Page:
Conference report 2: Witnessing to Hope, 13-20th August 2000, Caux, Switzerland

   
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Lebanese renounce violence

Assaad Chaftari, an engineer, held senior rank in one of the Christian militias during the civil war in Lebanon. "I was brought up in a Christian belief and environment. What I knew about politics was enough for me: the Christians made Lebanon. They had to protect their prerogatives. The Muslims were a danger. When in 1975 the first bullets were fired, it was natural for me to enrol in the Christian militias. I was motivated by prejudice, then by fear. Hatred came later during the war. It came with the destruction around me and death of fellow fighters and friends."
Through becoming involved in a dialogue between Christians and Muslims eleven years ago, his views gradually changed. "I discovered the other Lebanese, our partners, the way they really are. I learnt that we are all equals: Christians, Muslims, Arabs, black and white. I know now the importance of a human life. Nothing political is important enough to kill a human being or cause him harm."
In February this year he concluded that the time had come to make a public apology through the press for what he had done in the name of 'country' or 'Christianity'. "I asked the Lebanese to forgive me. Confessing to God or a priest is good. But confessing my own faults to the harmed persons may help them. Today I am ashamed of my past. I cannot change it. But I can be responsible for my future and the future of my country. I know that feeling sorry will not be enough! I should show to others where I went wrong and be part of the campaign to build the post-war, new Lebanon, where all may be reconciled and live as one."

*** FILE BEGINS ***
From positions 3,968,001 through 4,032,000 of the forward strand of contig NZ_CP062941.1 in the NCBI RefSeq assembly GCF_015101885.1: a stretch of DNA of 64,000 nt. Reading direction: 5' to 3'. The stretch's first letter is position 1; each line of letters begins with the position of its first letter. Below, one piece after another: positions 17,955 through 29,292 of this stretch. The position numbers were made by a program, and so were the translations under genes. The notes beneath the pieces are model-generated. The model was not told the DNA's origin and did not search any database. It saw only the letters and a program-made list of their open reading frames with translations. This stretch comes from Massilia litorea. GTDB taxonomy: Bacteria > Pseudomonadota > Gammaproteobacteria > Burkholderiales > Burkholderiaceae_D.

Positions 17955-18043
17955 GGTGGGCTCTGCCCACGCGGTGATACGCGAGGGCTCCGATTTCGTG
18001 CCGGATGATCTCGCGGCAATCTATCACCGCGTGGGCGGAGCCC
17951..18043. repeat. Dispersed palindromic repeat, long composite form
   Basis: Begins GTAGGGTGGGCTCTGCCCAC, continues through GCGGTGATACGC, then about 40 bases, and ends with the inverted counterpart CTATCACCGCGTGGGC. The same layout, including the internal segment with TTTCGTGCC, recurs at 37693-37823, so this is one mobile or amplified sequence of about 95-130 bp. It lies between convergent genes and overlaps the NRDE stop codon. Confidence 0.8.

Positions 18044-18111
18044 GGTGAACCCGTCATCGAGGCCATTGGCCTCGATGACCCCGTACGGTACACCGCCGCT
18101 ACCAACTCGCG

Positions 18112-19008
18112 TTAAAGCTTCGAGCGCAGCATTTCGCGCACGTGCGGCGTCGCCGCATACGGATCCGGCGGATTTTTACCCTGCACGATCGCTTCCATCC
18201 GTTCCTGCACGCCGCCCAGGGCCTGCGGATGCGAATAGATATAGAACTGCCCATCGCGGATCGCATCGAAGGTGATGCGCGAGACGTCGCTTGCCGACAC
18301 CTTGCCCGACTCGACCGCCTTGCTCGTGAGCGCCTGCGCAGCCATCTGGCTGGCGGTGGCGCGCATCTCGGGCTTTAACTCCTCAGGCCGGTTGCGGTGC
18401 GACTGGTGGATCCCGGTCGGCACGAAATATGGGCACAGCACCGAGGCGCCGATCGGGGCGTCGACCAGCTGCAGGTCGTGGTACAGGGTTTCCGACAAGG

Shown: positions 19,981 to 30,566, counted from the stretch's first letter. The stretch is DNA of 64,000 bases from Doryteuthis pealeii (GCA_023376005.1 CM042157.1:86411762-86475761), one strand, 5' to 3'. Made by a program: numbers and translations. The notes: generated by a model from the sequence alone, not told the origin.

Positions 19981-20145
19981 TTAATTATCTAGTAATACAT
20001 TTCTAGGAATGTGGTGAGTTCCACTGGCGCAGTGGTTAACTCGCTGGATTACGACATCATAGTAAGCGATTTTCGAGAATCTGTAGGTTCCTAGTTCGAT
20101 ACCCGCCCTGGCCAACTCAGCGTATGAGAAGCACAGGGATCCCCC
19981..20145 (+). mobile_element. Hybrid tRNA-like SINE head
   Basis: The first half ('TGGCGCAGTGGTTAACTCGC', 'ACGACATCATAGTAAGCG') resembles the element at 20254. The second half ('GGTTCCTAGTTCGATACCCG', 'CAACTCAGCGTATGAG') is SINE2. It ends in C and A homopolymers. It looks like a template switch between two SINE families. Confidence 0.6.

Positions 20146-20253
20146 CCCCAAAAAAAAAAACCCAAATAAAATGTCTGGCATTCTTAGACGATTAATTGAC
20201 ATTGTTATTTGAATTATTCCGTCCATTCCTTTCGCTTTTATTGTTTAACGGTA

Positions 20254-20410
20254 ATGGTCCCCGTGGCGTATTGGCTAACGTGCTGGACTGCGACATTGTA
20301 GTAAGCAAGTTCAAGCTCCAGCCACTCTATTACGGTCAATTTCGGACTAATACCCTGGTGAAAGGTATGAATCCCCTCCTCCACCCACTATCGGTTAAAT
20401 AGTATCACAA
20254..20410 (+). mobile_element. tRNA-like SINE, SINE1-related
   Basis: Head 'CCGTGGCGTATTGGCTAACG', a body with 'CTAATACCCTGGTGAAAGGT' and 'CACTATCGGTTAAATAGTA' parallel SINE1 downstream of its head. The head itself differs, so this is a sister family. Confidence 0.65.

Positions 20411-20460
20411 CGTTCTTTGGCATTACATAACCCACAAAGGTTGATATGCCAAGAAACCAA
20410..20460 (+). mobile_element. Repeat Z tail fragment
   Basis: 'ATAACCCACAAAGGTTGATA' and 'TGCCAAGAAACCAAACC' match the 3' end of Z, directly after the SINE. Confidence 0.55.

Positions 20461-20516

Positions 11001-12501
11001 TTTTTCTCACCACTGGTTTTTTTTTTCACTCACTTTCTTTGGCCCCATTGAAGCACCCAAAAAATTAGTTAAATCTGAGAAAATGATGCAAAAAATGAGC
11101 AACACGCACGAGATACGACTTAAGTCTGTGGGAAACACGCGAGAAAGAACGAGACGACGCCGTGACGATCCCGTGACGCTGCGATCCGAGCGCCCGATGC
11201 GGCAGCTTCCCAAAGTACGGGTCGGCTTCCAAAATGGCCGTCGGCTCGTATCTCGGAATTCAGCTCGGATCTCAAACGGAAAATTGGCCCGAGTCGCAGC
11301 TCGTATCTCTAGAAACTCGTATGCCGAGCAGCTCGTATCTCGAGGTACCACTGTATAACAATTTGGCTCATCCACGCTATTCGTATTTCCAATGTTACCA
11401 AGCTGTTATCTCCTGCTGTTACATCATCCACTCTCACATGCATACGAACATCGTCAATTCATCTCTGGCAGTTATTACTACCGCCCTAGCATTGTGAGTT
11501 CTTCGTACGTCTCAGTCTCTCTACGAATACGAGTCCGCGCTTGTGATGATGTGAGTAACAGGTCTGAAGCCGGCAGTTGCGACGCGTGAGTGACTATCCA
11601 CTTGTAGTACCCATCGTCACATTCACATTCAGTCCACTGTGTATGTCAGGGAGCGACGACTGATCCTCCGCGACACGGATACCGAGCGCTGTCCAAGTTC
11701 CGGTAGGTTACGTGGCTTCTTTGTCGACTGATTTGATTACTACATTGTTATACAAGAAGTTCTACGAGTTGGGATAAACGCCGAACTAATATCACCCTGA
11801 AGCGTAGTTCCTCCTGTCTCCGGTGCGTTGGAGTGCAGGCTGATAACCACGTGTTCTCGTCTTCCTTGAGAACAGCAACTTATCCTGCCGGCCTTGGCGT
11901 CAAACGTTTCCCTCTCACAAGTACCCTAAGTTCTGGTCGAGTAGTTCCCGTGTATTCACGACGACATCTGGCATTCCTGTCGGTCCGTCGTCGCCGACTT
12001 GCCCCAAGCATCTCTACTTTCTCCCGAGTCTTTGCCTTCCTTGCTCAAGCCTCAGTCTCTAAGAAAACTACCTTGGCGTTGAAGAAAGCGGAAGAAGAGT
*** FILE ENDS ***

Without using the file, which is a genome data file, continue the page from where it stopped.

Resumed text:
Hisham Shihab, a Lebanese journalist, spontaneously responded to these words of a former militiaman from the other side: "When Assaad Chaftari presented his moving apology, I had to salute him, hug him, ask for forgiveness. I come from a Muslim background. As a teenager I joined a militant group and participated in shelling Christian neighbourhoods with mortars. Later I was given a long range rifle with a powerful telescope, and was ordered to snipe at people belonging to the other side. It was a moment of truth when, through my telescope, I once saw three people running for cover: an old woman and two boys. One of them looked like a cousin of mine. The old woman reminded me of my grandmother. My conscience told me that they are people like us. No political causes were worth the bloodshed. I refused to follow orders and decided to quit. I pledge to walk hand in hand with Assaad Chaftari, and with all the people who denounce violence and seek a better future for our children."

Quote from the Boston Globe:
BEIRUT-In the decade since Lebanon's civil war ended, this country has tried to rebuild from the ruins .... In a letter addressed to his victims "both living and dead" he became the first high-level militia leader to aplogise for the thousands that he and his Christian militia contributed .... By Charles M. Sennott,GLOBE STAFF

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